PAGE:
Former Home Minister Hassan Afeef has said he cannot be held answerable for the MVR 1 million (US$66,943) spent in excess of the Home Ministry’s budget in 2011.
The 2011 audit report for the ministry revealed that MVR 1,030,934 was spent in addition to its allocated budget while Afeef was Home Minister.
The auditor general’s report further states that the ministry initiated a number of projects without any announcement – a violation of the Public Finance Regulation, according to local media.
Afeef claimed that while he held his post in 2011 he had no involvement in the ministry’s spending, adding he was “not supposed to be aware” of the matter.
“I was not in charge of the finances, for that we had a financial controller. It is under the finance act that each individual ministry has one, and they deal with the expenditure.
“I cannot be answerable to those things because [the financial controller] has the responsibility for spending the Ministry’s budget,” Afeef told Minivan News.
Asked if he was aware that the ministry had gone over its budget at the time, Afeef added: “I am not supposed to be aware. If there was something I should be aware of, they would make me aware of it.”
The Home Ministry audit report revealed that MVR 86,329 (US$5,605) was spent on the preparation of Dharubaaruge convention centre in Male’, while MVR 75,000 (US$4,870) was spent for a music and boduberu program and MVR 36,225 (US$2,352) allocated towards a sound system for a presidential speech.
The decisions, according to local media, were all made without prior announcement to find a suitable party.
Furthermore, MVR 12,548 (US$814) was spent by the Home Ministry in 2011 to host a Ramadan breakfast for its employees, without authorisation from the Finance Ministry.
Speaking about the expenditures, Afeef stated that there were certain factors that had not been taken into consideration in the budget, adding “if the budget is not enough, they have to spend the money to fund the extra costs.”
The report noted that MVR 64,000 (US$4,155) was spent on ‘attire allowance’ for employees for national day and independence day celebrations.
The audit report also highlighted further discrepancies in expenditures made from the Department of Immigration and Emigration – which at the time functioned under the Home Ministry.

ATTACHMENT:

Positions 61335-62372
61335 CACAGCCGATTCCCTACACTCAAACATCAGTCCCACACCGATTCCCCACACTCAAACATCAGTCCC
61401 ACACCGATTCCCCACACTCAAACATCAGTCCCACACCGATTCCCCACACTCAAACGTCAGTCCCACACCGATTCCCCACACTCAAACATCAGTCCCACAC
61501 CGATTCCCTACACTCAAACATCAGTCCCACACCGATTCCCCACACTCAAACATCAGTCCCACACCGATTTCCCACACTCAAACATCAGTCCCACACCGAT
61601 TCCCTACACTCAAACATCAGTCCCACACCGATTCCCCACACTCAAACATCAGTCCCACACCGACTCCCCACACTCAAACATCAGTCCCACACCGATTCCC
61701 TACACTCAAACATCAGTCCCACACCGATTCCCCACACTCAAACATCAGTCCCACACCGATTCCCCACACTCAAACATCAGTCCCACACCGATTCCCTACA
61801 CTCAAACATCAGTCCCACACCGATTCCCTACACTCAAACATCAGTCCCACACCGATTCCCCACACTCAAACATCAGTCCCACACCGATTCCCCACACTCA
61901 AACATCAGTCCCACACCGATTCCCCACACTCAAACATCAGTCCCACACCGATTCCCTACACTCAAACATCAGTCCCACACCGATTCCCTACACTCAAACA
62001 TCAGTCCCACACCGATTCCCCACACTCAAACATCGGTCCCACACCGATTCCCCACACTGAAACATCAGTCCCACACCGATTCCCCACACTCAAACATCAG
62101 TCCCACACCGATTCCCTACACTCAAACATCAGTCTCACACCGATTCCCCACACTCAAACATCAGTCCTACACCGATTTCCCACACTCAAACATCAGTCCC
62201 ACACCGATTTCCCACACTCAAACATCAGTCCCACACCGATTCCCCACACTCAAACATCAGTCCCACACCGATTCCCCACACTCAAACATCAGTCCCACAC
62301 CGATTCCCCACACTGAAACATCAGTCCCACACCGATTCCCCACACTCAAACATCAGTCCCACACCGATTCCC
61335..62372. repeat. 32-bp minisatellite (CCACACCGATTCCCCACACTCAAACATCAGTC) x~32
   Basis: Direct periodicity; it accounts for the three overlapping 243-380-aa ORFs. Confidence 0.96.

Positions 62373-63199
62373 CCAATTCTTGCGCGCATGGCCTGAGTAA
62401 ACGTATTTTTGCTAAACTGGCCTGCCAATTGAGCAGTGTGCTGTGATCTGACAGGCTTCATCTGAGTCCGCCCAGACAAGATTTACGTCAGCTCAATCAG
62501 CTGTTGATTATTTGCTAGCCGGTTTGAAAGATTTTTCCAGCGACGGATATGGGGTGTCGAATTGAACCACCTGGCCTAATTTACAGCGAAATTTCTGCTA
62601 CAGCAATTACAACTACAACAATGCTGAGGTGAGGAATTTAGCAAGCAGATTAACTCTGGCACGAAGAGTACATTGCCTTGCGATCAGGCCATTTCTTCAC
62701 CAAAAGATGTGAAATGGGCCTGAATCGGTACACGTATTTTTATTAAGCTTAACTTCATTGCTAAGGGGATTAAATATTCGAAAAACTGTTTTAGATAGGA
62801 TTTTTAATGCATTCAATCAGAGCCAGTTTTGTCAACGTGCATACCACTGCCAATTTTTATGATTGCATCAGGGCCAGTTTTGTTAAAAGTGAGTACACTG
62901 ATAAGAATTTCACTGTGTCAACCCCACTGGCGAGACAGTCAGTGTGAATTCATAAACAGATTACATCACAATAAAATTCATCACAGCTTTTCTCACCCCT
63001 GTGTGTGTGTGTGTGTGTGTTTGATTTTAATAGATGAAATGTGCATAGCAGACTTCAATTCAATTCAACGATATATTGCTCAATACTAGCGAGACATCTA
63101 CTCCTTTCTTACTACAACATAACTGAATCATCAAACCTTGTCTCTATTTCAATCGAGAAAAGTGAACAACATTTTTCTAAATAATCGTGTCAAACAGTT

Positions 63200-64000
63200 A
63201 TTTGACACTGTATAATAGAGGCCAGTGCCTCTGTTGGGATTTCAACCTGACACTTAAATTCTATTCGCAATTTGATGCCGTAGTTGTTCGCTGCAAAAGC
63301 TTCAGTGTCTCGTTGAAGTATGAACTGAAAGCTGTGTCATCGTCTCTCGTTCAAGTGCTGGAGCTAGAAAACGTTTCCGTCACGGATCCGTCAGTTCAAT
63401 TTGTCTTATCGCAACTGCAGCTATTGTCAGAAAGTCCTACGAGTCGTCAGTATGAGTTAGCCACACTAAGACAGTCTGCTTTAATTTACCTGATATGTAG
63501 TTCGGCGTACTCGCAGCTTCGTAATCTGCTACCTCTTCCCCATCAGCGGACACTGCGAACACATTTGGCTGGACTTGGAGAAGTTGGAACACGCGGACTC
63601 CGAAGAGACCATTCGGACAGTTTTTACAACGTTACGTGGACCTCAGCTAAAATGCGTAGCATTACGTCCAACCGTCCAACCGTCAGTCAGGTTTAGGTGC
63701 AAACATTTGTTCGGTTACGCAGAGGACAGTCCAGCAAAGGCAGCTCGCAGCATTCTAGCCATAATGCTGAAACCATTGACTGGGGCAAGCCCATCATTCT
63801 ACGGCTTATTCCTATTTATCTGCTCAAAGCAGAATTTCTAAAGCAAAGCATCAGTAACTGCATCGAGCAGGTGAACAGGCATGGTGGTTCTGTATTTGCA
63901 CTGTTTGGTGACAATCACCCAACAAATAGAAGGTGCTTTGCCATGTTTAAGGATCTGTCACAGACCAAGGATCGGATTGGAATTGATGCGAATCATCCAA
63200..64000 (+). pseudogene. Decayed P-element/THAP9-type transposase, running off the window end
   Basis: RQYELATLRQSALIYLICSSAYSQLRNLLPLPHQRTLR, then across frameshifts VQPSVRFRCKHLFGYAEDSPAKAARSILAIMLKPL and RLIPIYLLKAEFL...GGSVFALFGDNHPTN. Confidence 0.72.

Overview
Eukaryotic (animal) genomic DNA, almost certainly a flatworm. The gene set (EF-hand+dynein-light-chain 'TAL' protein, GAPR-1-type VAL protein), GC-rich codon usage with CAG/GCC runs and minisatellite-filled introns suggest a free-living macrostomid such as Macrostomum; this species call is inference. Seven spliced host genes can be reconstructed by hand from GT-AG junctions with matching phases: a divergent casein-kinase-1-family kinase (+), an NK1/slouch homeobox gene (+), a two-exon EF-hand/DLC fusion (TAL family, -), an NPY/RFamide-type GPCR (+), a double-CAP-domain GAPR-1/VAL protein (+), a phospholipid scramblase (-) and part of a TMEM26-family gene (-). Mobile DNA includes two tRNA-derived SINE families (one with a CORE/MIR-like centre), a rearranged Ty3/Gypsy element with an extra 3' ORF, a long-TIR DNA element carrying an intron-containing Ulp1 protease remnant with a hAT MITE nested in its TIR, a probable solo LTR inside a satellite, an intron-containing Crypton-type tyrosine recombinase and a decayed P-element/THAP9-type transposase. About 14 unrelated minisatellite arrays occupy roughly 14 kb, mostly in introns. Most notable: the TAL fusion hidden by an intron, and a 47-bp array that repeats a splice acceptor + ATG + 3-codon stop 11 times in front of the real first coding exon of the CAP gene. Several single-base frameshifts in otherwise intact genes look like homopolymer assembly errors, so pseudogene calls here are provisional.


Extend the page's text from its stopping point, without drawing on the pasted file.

The Controller of Immigration was awarded MVR 26,729 (US$1,735) for his phone bill, while 10 employees from the department were given MVR 48,032 (US$3,118) in excess of their salary. Meanwhile, three employees at the department received MVR 2,392 (US$155) less than their agreed salary, according to local media.
Issues raised in the report on the Department of Penitentiary and Rehabilitation Service (DRPS) show that MVR 617,257 (US$40,081) had been used in contradiction to the shift-duty guidelines declared by the Civil Service Commission.
MVR 56,123 (US$3,644) was awarded to employees in excess of their salary, while MVR 3,473 (US$225) was withheld from two employees who were owed the amount.
Furthermore, contraband confiscated from inmates was not properly recorded. MVR 8,691 (US$564) was also taken from the DPRS safe and left unaccounted.
The auditor general advised that proper action be taken against parties who had violated the regulation.
Investigation into failure to recover misappropriated funds
Parliament’s Public Accounts Committee announced on Monday (February 25) that it intended to investigate the failure by authorities to recover misappropriated funds in previous audit reports.
In the meeting held on Monday, Committee Chairperson MP Ahmed Nazim revealed that the committee intended to send a letter to Attorney General Aishath Azima Shakoor regarding the failure to recover the money.
Majlis Finance Committee member MP Ahmed Hamza told Minivan News that the Public Accounts Committee was still going through the reports and was unable to give an estimate as to how much money is still owed as a result of the misuse of state funds.
The finance committee member said that there were two issues in regard to the failure of recovering misused funds.
“If the government incurs a loss due to the misappropriation of funds, rather than recover the money, the guilty party faces criminal punishment instead.
“Secondly, it is a case of certain members finding it not possible to recover the funds that have been misused,” Hamza added.
When asked whether there had been any effort to recover the money in the past, Hamza stressed that some had been returned, but he was unable to give a rough figure as to how much.
Dhivehi Rayyithunge Party (DRP) MP Visam Ali was reported by local media as saying that government offices do not correct issues relating to how funds are managed, even after repeatedly being advised to do so in audit reports.